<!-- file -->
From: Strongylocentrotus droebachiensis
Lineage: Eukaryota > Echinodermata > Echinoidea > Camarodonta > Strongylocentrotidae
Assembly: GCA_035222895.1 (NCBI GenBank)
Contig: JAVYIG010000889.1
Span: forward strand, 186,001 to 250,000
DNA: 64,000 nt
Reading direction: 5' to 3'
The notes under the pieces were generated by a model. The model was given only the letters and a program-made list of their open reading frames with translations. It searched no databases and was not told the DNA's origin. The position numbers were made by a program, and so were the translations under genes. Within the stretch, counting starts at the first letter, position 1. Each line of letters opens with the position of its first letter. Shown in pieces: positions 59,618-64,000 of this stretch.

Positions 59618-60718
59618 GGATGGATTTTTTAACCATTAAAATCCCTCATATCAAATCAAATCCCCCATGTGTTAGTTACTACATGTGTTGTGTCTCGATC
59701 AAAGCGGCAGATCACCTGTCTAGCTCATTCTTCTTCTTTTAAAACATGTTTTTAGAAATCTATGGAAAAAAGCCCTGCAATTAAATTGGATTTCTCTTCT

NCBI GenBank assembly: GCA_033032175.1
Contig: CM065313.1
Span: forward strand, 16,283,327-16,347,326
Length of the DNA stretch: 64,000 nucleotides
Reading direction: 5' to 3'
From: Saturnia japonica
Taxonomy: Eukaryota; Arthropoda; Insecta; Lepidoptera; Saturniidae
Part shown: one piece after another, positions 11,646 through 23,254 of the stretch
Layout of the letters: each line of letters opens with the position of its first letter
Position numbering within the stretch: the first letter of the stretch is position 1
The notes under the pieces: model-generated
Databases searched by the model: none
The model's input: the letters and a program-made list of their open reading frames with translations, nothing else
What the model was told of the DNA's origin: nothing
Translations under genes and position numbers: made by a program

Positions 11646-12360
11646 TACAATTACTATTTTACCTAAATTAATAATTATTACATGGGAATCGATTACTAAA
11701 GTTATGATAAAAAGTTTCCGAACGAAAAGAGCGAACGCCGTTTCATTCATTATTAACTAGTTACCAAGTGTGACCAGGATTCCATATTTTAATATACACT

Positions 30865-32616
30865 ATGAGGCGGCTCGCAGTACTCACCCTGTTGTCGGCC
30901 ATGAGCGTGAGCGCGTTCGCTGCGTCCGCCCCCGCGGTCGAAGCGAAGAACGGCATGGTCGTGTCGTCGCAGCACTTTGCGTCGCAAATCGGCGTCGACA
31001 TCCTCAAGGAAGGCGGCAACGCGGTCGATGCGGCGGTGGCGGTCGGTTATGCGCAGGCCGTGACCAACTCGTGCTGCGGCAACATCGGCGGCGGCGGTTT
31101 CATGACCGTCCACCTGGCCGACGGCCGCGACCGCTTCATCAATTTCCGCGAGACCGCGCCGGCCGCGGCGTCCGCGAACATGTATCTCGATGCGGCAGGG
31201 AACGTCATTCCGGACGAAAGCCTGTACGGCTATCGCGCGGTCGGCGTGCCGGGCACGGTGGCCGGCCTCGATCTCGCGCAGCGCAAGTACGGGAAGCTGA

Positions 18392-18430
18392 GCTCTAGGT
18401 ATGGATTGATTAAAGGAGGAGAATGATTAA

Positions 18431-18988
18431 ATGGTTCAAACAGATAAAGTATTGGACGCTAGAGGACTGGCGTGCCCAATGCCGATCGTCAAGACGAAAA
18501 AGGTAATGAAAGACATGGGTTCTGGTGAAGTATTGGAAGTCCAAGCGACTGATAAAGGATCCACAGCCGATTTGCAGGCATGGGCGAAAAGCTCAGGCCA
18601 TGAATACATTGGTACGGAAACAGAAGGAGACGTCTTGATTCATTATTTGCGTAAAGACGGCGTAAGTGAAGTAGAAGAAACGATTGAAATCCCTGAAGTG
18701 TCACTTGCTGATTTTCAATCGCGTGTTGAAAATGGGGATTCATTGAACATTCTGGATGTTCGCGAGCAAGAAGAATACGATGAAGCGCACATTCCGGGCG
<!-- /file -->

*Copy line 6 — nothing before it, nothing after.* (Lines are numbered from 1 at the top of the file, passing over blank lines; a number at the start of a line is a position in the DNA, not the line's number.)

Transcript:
DNA: 64,000 nt